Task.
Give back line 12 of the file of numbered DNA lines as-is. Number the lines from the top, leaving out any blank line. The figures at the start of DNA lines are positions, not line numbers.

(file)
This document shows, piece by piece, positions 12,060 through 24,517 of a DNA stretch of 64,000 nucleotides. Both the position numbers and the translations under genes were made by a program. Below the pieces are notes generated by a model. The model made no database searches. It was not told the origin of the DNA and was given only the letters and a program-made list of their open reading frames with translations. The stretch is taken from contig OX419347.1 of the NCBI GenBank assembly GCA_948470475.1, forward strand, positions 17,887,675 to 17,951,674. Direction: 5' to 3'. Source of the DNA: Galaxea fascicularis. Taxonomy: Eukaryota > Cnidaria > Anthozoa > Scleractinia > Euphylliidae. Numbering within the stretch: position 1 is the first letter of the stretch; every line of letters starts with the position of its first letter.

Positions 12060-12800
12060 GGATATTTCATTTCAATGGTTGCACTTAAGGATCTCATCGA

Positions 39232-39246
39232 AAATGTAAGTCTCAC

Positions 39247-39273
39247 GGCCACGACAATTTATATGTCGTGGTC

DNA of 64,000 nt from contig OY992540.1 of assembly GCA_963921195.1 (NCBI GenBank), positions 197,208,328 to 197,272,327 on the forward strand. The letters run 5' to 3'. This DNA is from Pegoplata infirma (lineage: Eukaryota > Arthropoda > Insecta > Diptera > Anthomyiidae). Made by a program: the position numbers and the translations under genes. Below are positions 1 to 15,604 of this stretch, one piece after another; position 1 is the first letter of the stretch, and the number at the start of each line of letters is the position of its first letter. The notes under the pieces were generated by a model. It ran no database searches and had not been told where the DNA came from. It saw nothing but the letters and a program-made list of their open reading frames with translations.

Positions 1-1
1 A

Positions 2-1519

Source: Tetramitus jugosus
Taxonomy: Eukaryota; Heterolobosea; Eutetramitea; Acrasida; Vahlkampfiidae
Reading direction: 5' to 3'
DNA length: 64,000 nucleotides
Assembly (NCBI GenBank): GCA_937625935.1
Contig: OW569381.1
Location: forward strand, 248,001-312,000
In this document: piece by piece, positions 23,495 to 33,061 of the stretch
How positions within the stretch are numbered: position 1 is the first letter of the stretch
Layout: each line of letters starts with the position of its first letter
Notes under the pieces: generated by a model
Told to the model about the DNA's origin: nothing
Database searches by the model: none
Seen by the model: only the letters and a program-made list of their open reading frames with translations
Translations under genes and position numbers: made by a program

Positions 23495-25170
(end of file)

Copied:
Source: Tetramitus jugosus